The last few Cavs coaching experiments seemed to have failed miserably for a variety of reasons. First, we had Mike Brown (who could not coach or teach offense to save his life), then Byron Scott (who could not coach or teach defense to save his life), then… Mike Brown again. In theory, the coaching changes should have worked. Having Kyrie play under Scott to develop his offense, then move to Brown to develop his defense. Unfortunately, Irving is still an incredibly talented player that has not utilized the full extent of his shooting ability and plays like a revolving door on defense. The question remains though, can coaching be blamed for the team's problems?
Unfortunately, without having a coach that we know can cover both sides of the ball and has the ability to develop players, we won’t know for sure. How do we figure out the coach that can do that? Without further ado, let's dive into some analysis.
I examined several coaches from the league, both current and former, and looked at the correlation between a variety of stats that were affected by the progression of seasons that a coach helmed the team. With such a high turnover rate in players, there may be some skewing based on the roster changes that occur over the years, though for most coaches, if someone is lost in free-agency, they are generally replaced by a similar level player. The largest changes in general come from drafting, or big free-agent pickups, which we will isolate later. I’ve included a bevy of statistics in order to look at every aspect of the game that could have been affected, both offensively and defensively (if you need help with what some of the abbreviations mean, please reference <this> article).
To start out, let’s take a look at a variety of different coaches at face value, broken up by the team that they were coaching:
A few quick notes before we look more deeply into what all of the pretty colors and numbers on this chart mean. First off, in correlations, -1 is a direct negative correlation, meaning that there is definite change between the statistic being looked at and the reference statistic (seasons of coaching in this case) in the opposite direction of progression (if seasons increase, the statistic decreases). On the flip side, 1 is a direct positive correlation, just the opposite, and 0 is neutral, meaning that a change in the reference has no effect on the subject statistic. In this case, we like to see positive correlations for almost everything (anything over about .25 is fairly strong), with the exception of Age, G, GS, MP, USG%, TOV%, and DRtg. TOV% and DRtg are good if they are negative, while the other statistics may help us understand why the other correlations may exist. For example, age is an indicator if there was a youth movement which, if negative, would lead to more development. Games started, minutes played, and usage are all indicators of how heavily a coach relied on a fewer number of players (negative correlations point towards a more equal distribution of the ball, minutes, time, etc.). Games may be the biggest factor to look at, as more than likely less games means injuries or major roster moves throughout the course of seasons.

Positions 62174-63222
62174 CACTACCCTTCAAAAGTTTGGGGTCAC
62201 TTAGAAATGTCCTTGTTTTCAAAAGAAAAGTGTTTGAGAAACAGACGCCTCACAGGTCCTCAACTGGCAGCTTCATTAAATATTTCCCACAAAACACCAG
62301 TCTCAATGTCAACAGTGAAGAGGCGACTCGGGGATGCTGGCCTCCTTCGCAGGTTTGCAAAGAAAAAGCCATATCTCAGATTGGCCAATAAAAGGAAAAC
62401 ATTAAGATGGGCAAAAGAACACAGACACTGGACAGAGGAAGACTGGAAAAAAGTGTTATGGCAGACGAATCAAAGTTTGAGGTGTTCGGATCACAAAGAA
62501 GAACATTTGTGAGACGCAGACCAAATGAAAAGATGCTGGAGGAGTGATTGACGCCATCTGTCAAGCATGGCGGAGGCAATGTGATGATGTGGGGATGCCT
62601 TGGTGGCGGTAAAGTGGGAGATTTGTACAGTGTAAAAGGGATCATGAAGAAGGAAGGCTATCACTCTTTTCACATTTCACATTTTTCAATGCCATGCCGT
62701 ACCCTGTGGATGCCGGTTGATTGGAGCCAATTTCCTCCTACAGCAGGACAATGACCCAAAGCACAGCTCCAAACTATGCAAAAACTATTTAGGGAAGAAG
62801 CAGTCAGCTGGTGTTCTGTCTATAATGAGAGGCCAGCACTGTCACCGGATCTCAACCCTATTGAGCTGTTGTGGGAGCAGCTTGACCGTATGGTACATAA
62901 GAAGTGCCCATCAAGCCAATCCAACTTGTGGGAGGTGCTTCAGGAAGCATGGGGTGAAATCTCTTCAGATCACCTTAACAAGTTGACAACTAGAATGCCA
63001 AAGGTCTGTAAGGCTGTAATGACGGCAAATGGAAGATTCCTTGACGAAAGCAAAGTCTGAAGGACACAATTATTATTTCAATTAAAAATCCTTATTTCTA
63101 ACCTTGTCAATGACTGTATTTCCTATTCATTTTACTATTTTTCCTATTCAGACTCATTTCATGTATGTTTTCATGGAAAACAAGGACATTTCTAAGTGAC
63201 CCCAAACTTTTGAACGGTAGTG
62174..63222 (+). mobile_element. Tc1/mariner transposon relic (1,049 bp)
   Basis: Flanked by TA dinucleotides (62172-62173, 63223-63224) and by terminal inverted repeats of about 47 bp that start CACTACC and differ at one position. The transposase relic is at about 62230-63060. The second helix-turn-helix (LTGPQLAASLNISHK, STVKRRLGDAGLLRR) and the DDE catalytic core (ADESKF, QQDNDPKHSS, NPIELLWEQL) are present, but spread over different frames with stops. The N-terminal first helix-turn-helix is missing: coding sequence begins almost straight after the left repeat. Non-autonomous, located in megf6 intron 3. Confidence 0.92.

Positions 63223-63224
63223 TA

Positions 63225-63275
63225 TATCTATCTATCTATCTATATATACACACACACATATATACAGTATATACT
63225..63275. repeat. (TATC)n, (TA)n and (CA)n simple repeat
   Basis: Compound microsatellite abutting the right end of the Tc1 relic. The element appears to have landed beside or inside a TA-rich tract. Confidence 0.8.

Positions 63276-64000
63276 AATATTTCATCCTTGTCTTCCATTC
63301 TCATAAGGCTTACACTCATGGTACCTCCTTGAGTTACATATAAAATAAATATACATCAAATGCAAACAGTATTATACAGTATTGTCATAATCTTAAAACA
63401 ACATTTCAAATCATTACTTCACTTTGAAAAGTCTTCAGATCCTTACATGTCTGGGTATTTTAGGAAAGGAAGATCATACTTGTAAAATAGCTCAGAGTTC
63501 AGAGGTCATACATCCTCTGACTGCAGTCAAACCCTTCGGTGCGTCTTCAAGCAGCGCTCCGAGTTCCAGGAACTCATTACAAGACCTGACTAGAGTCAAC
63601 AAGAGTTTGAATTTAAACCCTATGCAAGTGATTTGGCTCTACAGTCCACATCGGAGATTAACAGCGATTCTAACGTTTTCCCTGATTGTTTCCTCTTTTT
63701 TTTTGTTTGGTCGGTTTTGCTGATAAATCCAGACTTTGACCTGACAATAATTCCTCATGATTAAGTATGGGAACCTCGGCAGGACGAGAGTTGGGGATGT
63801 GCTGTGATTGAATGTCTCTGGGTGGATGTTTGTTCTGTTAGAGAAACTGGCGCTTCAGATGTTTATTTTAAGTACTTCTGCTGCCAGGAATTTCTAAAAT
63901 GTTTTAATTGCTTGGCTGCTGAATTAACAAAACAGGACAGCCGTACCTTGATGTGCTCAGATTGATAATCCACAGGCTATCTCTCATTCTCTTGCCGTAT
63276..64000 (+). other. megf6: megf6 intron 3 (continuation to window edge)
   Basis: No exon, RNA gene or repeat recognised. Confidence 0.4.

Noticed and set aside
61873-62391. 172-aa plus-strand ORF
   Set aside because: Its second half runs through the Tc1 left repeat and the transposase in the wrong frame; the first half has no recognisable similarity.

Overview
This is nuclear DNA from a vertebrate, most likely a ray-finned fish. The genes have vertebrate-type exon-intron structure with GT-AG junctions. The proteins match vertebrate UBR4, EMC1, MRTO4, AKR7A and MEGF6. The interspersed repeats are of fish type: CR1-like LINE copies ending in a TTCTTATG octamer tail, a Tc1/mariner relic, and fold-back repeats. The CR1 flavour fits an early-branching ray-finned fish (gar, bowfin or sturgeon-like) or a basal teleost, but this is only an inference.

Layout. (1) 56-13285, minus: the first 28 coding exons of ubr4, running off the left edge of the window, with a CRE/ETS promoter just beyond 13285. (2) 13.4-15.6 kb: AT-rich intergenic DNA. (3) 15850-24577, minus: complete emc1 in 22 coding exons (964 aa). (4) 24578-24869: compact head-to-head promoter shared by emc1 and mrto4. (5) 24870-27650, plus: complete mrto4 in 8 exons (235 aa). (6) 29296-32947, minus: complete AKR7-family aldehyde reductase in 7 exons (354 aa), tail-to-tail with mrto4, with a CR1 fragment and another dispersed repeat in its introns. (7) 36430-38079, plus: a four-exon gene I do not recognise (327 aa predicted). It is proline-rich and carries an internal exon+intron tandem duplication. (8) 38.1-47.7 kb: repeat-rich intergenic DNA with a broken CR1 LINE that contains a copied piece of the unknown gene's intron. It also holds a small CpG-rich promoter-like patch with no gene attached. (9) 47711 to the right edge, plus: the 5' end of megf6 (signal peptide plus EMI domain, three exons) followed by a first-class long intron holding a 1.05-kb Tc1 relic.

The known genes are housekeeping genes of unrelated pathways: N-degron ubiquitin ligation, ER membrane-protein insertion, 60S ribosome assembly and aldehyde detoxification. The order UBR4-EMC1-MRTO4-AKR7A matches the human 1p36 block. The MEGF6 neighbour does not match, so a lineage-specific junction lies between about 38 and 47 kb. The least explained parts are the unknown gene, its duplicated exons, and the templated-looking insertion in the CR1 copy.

So in looking at these early on, we can see a few things jump off the page. Defensive coaches are pretty easy to spot, as they have bright red marks for Defensive Rating (DRtg), including Lionel Hollins, Vinny Del Negro, Phil Jackson with the Bulls, and Doc Rivers with the Celtics. Most of these seem to make quite a bit of sense, given the rosters that the respective coaches had at the time and the legacy that they’ve left for those franchises. The more surprising aspect of the coaches though lies in the lack of strong Offensive Rating (ORtg). A likely reason for this though, is that many players come into the league able to play offense, but not as many play as well defensively, meaning that defense has much more room for individual improvement.